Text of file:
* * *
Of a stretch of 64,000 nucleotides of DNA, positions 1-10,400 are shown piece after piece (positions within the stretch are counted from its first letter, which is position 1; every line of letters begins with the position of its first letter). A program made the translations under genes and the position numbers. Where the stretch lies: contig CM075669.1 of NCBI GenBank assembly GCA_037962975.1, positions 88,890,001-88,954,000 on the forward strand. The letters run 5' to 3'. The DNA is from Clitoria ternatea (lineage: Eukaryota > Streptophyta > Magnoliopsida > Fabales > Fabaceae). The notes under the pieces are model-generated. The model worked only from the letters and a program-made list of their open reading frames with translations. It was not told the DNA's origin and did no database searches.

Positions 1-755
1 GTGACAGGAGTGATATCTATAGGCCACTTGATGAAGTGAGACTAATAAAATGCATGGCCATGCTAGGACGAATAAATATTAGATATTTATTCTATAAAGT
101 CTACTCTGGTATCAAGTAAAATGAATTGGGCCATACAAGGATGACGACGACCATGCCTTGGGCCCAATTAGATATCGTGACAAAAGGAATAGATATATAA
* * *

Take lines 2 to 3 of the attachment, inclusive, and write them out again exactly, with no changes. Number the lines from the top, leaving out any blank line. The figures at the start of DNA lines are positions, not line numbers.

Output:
Positions 1-755
1 GTGACAGGAGTGATATCTATAGGCCACTTGATGAAGTGAGACTAATAAAATGCATGGCCATGCTAGGACGAATAAATATTAGATATTTATTCTATAAAGT